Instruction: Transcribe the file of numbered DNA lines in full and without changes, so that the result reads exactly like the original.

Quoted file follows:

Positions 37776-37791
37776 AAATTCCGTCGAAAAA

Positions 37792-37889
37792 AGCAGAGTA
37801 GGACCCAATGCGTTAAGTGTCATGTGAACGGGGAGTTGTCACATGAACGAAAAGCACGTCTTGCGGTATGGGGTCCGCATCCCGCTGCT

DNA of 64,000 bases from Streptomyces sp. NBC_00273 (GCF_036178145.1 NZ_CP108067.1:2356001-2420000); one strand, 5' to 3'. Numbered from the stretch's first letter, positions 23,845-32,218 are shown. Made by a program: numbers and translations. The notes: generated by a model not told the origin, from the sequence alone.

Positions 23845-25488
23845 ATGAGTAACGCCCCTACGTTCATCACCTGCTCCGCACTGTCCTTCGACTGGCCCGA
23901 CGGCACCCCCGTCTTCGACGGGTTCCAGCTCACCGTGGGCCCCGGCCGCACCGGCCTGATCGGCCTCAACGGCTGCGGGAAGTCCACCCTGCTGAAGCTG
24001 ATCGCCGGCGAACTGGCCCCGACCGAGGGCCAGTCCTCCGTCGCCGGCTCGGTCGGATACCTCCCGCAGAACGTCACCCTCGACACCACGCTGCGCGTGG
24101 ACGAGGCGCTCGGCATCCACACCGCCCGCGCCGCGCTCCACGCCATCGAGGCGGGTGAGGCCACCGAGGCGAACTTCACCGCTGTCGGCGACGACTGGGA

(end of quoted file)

Positions 37776-37791
37776 AAATTCCGTCGAAAAA

Positions 37792-37889
37792 AGCAGAGTA
37801 GGACCCAATGCGTTAAGTGTCATGTGAACGGGGAGTTGTCACATGAACGAAAAGCACGTCTTGCGGTATGGGGTCCGCATCCCGCTGCT

DNA of 64,000 bases from Streptomyces sp. NBC_00273 (GCF_036178145.1 NZ_CP108067.1:2356001-2420000); one strand, 5' to 3'. Numbered from the stretch's first letter, positions 23,845-32,218 are shown. Made by a program: numbers and translations. The notes: generated by a model not told the origin, from the sequence alone.

Positions 23845-25488
23845 ATGAGTAACGCCCCTACGTTCATCACCTGCTCCGCACTGTCCTTCGACTGGCCCGA
23901 CGGCACCCCCGTCTTCGACGGGTTCCAGCTCACCGTGGGCCCCGGCCGCACCGGCCTGATCGGCCTCAACGGCTGCGGGAAGTCCACCCTGCTGAAGCTG
24001 ATCGCCGGCGAACTGGCCCCGACCGAGGGCCAGTCCTCCGTCGCCGGCTCGGTCGGATACCTCCCGCAGAACGTCACCCTCGACACCACGCTGCGCGTGG
24101 ACGAGGCGCTCGGCATCCACACCGCCCGCGCCGCGCTCCACGCCATCGAGGCGGGTGAGGCCACCGAGGCGAACTTCACCGCTGTCGGCGACGACTGGGA